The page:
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Did Inequality in Farm Sizes Lead to Suppression of Banking and Credit in the Late Nineteenth Century?

Author

Listed:
  • Matthew S. Jaremski
  • Price V. Fishback

Abstract

This paper creates a new database that covers all banks in the United States in the census years between 1870 and 1900 to test the interaction between inequality and financial development when the banking system was starting over from scratch. A fixed-effects panel regression shows that the number of banks per thousand people in the South has a strong positive relationship with the size of farm operations. This suggests that large Southern farm operators welcomed new banks after the Civil War. When the analysis is extended into the 1900s, the relationship becomes more negative, as bankers may have tried to block entrants.

Suggested Citation

  • Matthew S. Jaremski & Price V. Fishback, 2017. "Did Inequality in Farm Sizes Lead to Suppression of Banking and Credit in the Late Nineteenth Century?," NBER Working Papers 23348, National Bureau of Economic Research, Inc.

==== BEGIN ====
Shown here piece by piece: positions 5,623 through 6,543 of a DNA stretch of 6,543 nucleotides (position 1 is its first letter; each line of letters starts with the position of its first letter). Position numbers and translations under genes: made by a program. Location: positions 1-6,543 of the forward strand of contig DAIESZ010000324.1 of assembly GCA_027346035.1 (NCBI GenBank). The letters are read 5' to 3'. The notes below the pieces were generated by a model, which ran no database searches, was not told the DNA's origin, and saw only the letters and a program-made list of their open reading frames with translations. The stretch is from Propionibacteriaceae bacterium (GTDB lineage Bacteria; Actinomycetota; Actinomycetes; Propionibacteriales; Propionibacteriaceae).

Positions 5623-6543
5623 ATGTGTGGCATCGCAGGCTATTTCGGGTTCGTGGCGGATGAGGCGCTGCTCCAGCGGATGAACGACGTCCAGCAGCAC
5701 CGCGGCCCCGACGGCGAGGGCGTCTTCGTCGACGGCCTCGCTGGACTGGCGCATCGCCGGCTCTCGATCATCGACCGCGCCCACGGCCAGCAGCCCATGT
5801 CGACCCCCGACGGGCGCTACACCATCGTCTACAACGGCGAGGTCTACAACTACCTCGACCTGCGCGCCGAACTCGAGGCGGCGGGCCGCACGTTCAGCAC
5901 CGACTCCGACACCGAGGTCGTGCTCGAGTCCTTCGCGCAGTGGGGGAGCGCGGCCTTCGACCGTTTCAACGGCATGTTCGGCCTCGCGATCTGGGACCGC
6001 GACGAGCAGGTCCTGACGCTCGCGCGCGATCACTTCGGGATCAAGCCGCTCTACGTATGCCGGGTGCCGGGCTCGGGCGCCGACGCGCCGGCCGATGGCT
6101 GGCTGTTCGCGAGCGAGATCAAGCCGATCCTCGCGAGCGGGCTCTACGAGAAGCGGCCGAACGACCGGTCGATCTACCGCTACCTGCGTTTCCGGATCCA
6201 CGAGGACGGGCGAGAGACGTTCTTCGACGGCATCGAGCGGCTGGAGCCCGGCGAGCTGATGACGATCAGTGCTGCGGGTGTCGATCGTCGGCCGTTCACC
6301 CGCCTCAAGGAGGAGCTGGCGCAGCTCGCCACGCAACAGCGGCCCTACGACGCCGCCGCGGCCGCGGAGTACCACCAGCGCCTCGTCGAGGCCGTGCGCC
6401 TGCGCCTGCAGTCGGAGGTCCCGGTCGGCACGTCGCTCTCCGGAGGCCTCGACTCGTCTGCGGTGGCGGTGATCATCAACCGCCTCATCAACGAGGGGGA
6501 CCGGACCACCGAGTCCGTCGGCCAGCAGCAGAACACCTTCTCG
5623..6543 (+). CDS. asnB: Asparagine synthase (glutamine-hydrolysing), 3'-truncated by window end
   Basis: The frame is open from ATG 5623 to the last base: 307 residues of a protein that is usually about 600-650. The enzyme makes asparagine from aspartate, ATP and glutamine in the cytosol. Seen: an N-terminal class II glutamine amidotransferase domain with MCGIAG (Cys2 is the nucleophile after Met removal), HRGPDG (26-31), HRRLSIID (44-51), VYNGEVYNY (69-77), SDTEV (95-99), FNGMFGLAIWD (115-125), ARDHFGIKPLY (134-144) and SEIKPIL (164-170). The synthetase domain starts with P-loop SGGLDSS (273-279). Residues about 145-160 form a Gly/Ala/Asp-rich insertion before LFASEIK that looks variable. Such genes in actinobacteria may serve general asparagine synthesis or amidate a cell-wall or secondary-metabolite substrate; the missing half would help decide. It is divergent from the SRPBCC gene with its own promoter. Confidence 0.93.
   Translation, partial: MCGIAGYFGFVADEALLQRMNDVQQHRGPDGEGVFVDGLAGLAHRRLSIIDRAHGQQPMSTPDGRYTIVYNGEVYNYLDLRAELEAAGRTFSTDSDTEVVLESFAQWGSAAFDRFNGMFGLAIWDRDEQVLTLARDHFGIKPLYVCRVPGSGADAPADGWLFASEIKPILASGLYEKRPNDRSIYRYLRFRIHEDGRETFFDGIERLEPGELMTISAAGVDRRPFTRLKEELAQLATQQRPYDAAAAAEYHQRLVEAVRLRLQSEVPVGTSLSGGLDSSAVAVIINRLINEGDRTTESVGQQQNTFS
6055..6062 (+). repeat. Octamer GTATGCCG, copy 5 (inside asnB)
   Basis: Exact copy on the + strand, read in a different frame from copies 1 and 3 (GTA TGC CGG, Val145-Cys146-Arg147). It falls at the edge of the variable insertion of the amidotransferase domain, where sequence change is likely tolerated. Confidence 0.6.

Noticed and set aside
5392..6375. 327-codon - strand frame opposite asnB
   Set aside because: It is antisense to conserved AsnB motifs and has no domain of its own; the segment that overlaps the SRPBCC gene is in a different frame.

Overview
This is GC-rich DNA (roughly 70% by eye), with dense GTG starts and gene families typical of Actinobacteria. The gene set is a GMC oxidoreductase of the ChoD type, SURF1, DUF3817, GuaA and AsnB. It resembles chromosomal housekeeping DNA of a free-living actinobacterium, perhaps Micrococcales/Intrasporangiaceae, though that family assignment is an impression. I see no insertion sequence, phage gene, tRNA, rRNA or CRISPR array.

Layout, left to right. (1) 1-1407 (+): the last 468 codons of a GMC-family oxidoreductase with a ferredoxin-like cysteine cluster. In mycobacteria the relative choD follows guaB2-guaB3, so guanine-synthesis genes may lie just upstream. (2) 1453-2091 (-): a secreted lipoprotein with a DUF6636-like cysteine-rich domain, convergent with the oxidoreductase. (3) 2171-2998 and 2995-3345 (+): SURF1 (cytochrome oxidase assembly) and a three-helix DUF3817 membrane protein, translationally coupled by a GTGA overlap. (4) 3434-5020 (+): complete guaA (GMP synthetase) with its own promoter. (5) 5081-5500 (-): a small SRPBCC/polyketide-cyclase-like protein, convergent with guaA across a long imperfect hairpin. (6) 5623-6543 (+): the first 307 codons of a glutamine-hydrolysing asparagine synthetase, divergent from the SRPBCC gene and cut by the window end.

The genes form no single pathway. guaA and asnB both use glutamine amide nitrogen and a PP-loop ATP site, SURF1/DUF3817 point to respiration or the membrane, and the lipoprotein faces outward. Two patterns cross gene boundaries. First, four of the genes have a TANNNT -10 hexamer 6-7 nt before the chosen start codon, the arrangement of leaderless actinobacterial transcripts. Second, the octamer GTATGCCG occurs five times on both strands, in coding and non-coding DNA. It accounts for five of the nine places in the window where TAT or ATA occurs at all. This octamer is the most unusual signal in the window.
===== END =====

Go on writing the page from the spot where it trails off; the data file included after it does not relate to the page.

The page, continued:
• Handle: RePEc:nbr:nberwo:23348
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    Cited by:

    1. Barry Eichengreen & Michael R. Haines & Matthew S. Jaremski & David Leblang, 2017. "Populists at the Polls: Economic Factors in the 1896 Presidential Election," NBER Working Papers 23932, National Bureau of Economic Research, Inc.
    2. Jaremski, Matthew & Wheelock, David C., 2017. "Banking on the Boom, Tripped by the Bust: Banks and the World War I Agricultural Price Shock," Working Papers 2017-36, Federal Reserve Bank of St. Louis.

    More about this item

    JEL classification:

    • G20 - Financial Economics - - Financial Institutions and Services - - - General
    • O16 - Economic Development, Innovation, Technological Change, and Growth - - Economic Development - - - Financial Markets; Saving and Capital Investment; Corporate Finance and Governance
    • O43 - Economic Development, Innovation, Technological Change, and Growth - - Economic Growth and Aggregate Productivity - - - Institutions and Growth

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